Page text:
"Library 2.0 simply means making your library’s space (virtual and physical) more interactive, collaborative, and driven by community needs. Examples of where to start include blogs, gaming nights for teens, and collaborative photo sites. The basic drive is to get people back into the library by making the library relevant to what they want and need in their daily lives…to make the library a destination and not an afterthought.”At first glance it appears a simple definition that appears to be the pop culture rally cry of libraries today. Are we just jumping on the bandwagon to join in on the current trend? One of my colleagues in a school library wonders about the use of Library 2.0 tools in academia, especially school libraries. With so many of the sites blocked or restricted, it is hard to embrace these fabulous interactive tools. To many it seems that public libraries are able to make much easier use of such tools.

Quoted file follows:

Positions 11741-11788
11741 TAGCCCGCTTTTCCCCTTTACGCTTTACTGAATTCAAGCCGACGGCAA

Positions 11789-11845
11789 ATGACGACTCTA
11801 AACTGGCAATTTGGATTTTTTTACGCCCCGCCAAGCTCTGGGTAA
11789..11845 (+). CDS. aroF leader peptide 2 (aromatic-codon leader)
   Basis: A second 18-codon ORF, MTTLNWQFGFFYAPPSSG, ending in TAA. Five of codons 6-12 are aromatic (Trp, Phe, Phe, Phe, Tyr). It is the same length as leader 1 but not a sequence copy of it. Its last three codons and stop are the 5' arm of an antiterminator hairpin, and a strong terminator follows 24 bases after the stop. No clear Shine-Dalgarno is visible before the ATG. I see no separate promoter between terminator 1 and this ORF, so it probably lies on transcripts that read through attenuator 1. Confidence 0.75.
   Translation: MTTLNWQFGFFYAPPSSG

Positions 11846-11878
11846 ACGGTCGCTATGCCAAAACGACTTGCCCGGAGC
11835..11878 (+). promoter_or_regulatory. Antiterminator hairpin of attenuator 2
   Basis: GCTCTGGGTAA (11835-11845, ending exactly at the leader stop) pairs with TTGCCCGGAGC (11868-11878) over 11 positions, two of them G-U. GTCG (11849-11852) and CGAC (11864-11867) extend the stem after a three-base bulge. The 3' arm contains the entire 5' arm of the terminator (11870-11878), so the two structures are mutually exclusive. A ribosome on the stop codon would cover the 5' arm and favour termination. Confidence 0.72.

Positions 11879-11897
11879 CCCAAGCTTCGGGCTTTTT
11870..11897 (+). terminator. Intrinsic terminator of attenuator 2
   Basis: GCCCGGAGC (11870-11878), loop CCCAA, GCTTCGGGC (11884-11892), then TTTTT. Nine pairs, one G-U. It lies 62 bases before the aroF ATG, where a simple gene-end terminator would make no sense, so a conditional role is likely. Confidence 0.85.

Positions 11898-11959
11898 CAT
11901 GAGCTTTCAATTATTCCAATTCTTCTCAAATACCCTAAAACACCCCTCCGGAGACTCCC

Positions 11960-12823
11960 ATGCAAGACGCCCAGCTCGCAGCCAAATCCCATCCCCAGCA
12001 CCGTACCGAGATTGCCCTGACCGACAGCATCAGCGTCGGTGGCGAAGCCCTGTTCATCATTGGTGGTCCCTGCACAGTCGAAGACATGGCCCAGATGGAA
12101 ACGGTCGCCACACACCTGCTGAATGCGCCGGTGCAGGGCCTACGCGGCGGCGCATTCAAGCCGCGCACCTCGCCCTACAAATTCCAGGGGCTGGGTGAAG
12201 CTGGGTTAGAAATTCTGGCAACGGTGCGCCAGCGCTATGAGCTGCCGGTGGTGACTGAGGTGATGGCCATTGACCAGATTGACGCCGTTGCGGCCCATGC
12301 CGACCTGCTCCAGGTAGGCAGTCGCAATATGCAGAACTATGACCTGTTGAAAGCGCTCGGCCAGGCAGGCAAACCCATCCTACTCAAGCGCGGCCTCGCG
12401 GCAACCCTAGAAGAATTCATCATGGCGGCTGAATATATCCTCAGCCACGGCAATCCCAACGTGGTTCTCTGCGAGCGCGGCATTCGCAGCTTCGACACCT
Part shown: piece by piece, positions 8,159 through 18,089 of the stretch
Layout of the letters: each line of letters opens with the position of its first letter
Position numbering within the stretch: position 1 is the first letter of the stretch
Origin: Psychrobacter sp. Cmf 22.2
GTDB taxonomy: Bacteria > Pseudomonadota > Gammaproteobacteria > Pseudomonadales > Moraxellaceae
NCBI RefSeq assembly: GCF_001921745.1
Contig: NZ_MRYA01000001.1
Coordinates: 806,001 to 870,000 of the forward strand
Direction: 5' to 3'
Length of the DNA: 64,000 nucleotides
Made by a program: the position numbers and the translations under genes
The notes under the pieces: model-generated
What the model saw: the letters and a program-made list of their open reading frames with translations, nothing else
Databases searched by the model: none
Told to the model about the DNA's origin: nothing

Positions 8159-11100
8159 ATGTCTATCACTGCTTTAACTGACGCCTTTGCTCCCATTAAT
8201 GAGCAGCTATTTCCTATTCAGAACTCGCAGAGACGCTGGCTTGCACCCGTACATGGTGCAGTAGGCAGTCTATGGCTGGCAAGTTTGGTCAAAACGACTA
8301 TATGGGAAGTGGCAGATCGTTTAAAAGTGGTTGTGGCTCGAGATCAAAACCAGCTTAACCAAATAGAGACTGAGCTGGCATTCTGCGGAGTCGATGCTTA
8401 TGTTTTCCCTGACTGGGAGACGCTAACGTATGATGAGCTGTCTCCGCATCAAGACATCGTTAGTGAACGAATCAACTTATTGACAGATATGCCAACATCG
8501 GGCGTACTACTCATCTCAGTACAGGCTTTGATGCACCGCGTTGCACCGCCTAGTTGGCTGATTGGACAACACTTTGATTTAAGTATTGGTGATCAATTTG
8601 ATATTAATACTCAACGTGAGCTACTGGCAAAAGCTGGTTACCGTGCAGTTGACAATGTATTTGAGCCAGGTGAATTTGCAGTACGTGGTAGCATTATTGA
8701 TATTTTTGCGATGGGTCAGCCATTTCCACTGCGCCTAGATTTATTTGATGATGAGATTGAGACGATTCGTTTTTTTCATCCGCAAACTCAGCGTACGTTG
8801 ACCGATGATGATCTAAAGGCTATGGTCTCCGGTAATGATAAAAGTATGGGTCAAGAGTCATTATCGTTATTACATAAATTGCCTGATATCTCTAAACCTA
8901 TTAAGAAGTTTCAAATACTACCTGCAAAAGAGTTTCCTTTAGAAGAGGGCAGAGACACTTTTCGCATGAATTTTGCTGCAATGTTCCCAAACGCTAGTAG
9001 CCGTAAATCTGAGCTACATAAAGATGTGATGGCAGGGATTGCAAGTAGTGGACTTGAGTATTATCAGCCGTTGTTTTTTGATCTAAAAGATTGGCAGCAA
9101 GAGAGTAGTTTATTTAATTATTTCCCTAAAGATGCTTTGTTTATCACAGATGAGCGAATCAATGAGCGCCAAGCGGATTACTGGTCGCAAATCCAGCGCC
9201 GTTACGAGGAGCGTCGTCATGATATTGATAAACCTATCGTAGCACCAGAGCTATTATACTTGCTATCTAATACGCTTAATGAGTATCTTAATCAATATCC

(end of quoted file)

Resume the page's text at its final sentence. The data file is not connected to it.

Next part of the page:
However, I would argue with her to a small point and consider what Joyce Valenza and her work at her school library. Joyce regularly used Wikis with her high school classes to enable their class research and projects. She's got audio and video files as pathfinder tutorials. Could not a book review blog be useful in a school setting? I am excited to discover new ideas to use these tools throughout the learning process of 23 Things on a Stick.
I am excited about 23 Things on a Stick because it urges the library community (all library communities) to learn about our society and current social and technology trends. These are not bandwagons to jump on and ride for the time. I truly believe that our culture is shifting and we need to understand these changes. To relate to, to adapt to and to change our ideas of what library service is will enable us to stay relevant in the culture of America for decades to come.